The marble statue comes from the Chigi collection and, when Ferdinand of Bourbon came back to Naples in 1817, it was permanently exhibited in the Museum. The statue portrays Antinous, idealized and heroized after his death. The young boy is standing on his right leg, while his left leg is slightly retroflex; the right arm is resting along the body, the left arm is bent forward. The iconographic type draws on Greek models of the late fifth century BC.
Antinous was the favourite of Emperor Hadrian, who, after the boy died in Egypt in 130 AD, started his worship and commissioned a large number of statues, in which the young boy is portrayed in the guise of Apollo, Dionysus, or with other iconographic types where his face is inserted. The cult of Antinous did not survive the reign of Hadrian and for this reason the statue in question is dated to this period.
The colossal statue portrays Apollo sitting on a rocky spur. All bare parts, namely the head and hands, as well as the lyre, were originally made of bronze and were replaced by C. Albacini with those visible today in white marble. Engravings and testimony of that period confirm that the statue represented a female subject, that is the personification of Rome, before the restorer altered its features.
The use of porphyry, for the intrinsic value of the material and for the exclusively imperial exploitation of quarries, suggests that the statue should be destined to a temple or a private residence of the emperor.
The statue, belonged to the Sassi family, was acquired by the Farnese family in 1546 and then it was inherited by the Bourbons through Charles III; it was moved to Naples in 1799 when most of the Farnese collection had already been transferred there.
Small donarium (statue of the dying Gaul, statue of dead Giant, statue of dying Persian, statue of fallen Amazon)
The statues were placed in the Baths of Agrippa in Rome in order to celebrate the victories that Agrippa had gained over the Galatians in 37 BC. The statues, discovered in 1514, belonged to the Medici Orsini family and to Margaret of Austria; then they were acquired by the Farnese family.
The basic theme regards four battles, two mythical ones (Gigantomachy and Amazonomachy) and two historical ones (the battle of Marathon between the Persians and the Athenians and the battle between the Attalids and the Galatians).
The first statue portrays a lying Amazon mortally wounded: the body is covered with a short pleated chiton, which reveals her voluptuous limbs and her right bare breast.
The second high relief represents a Giant fallen in battle with the naked body, well defined in the anatomical structure, lying on his back on an irregular oval base.
The third high relief portrays a warrior fallen in battle lying on an irregular oval base. The eastern style of the clothes, light trousers and a Phrygian cap, mark him out as a likely Gaul.
The fourth statue shows a young and athletic Gaul in the act of falling to the ground because of a mortal wound.
The statue portrays the goddess looking back to admire the perfect line of her body. The Greek name “kallipygos” literally means “Venus of beautiful buttocks” and refers to the erroneous identification of the type with a statue created in the second century BC and exhibited in Syracuse. In fact the iconography was already known in the mid-fourth century BC, while the original of this statue has to be dated back to around two centuries later. After its discovery, the statue was restored by C. Albacini and in particular he restored the head, the shoulders, the left arm holding the hem of the peplos, the right hand and the right calf.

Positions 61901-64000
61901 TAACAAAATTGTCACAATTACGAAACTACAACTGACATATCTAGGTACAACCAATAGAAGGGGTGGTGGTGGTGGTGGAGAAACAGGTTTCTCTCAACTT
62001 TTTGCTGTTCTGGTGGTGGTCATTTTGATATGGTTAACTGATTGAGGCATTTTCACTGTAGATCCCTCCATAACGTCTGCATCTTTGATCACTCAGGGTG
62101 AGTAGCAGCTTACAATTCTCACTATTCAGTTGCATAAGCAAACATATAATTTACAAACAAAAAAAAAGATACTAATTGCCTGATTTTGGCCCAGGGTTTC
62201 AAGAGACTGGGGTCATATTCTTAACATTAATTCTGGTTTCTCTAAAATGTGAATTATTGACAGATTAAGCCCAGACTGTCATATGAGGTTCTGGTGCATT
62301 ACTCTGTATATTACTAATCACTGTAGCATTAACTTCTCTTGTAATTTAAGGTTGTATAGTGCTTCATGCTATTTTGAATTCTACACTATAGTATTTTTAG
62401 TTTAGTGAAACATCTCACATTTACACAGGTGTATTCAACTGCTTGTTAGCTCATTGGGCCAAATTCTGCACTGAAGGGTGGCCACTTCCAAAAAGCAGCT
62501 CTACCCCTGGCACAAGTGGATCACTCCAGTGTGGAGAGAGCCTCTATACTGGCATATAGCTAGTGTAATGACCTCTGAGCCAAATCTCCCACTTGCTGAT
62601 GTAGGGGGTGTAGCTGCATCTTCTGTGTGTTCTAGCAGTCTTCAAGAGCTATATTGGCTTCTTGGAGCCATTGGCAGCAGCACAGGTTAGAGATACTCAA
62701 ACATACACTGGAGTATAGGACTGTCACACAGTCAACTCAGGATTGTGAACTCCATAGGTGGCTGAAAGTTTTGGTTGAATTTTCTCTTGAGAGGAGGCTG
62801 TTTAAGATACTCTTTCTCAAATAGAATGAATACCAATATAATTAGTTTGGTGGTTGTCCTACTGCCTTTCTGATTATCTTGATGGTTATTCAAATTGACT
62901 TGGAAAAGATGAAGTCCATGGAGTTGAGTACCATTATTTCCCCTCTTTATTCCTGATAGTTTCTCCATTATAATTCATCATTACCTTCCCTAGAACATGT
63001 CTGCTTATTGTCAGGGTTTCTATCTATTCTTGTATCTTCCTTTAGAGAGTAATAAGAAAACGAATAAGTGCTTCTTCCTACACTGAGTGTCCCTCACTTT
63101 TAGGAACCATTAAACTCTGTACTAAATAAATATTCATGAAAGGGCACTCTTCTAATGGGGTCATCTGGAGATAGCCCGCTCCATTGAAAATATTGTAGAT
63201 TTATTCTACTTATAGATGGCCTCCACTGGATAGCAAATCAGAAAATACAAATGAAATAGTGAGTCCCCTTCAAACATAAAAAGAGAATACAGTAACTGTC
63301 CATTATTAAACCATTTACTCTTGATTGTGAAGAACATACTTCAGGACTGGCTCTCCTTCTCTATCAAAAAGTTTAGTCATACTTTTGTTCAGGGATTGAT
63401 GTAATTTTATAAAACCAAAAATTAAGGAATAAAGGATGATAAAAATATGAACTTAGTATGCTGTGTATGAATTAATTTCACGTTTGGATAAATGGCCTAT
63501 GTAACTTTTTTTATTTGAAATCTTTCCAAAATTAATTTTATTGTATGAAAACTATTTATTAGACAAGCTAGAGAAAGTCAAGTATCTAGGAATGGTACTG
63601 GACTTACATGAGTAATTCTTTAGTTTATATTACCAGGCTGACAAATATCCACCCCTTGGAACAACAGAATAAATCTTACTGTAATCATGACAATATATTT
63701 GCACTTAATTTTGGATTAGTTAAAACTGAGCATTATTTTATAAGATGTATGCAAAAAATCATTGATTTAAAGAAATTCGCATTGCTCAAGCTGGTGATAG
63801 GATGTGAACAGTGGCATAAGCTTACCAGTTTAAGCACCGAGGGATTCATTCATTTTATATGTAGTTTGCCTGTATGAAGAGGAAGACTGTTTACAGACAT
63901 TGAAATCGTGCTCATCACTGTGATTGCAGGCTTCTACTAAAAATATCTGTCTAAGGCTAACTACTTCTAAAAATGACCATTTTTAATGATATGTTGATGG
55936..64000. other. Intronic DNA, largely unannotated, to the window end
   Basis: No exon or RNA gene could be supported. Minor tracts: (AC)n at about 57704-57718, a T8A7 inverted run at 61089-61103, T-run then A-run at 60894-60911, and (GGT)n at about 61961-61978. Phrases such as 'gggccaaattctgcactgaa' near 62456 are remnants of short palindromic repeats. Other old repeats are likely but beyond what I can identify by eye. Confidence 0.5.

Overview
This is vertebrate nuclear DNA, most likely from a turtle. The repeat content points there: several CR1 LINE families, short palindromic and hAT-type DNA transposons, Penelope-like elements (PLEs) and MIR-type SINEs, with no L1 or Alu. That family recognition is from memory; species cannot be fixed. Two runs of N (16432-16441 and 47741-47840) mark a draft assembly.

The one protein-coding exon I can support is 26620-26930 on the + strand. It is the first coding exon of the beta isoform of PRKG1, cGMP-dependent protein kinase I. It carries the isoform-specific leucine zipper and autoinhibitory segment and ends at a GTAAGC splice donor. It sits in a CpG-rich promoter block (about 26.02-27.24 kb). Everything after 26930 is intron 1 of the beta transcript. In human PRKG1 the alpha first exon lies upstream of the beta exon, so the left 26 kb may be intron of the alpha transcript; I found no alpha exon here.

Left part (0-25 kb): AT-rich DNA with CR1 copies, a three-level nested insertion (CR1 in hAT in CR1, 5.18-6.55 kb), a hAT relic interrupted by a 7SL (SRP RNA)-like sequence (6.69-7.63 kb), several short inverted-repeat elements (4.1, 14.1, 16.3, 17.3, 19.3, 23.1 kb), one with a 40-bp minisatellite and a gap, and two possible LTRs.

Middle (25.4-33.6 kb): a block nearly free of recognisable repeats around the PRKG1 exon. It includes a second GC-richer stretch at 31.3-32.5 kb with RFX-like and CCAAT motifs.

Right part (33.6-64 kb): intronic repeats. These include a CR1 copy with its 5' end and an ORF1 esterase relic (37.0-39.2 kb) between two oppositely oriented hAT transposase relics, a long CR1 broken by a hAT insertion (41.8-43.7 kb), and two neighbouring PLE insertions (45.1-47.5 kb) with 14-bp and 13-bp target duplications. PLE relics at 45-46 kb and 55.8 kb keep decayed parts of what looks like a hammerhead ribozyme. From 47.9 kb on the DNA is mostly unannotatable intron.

The statue was found in the Domus Aurea. It was acquired by the Farnese family, who placed it in the Villa Farnesina, then it was inherited by Charles III of Bourbon.
It was moved to the court of Naples together with the other Farnese collections and finally it was exhibited in the Museum.
Harmodius and Aristogeiton
The group is made up of two statues created as physically autonomous entities, standing in a specular position on different bases, but conceptually linked by the ideal of freedom to which they sacrificed their lives.
Aristogeiton is portrayed as a mature man, vigorous despite the age, with the head rolled to the left and the thorax almost front viewed, the right leg bent and planted firmly on the ground, the le1ft leg open backward.
Harmodius, the younger of the two Athenians, is caught in the act of brandishing the sword, with his right arm stretched forward and his right leg firmly put forward to hold out the rush. The hair is made up of small spiral curls, the beardless face is associated with a vigorous body in the flower of adulthood and the anatomical structure is well marked. The arms and the legs were restored.
The statues were discovered in Villa Adriana in Tivoli and transported to the Bourbon court in Naples in 1790 to be exhibited in the Museum.
The alabaster statue is one of the copies of the cult statues of Artemis worshipped in the Temple of Ephesus. The goddess is so rigidly straight, that the statue seems to be a xoanon (ancient wooden simulacra of deities); she stretches out her arms and holds on her head a tower-shaped polos with arched doors, behind which is a disk decorated with four busts of winged lions on each side. The goddess wears a breastplate, on which there are, in bas-relief, the zodiac signs of Leo, Cancer, Gemini, Libra and Sagittarius, and a necklace from which some acorns hang; the bust holds four rows of mammae, as symbol of fertility, or, according to other scholars, the scrota of the bulls that were ritually sacrificed to her.
The face, the hands and the feet are in bronze, the result of a restoration by Valadier, who also restored, together with Albacini, the headgear, a part of the halo and the lower part of the body; the works of restoration were performed on the occasion of the transfer of the statue from Rome to Naples.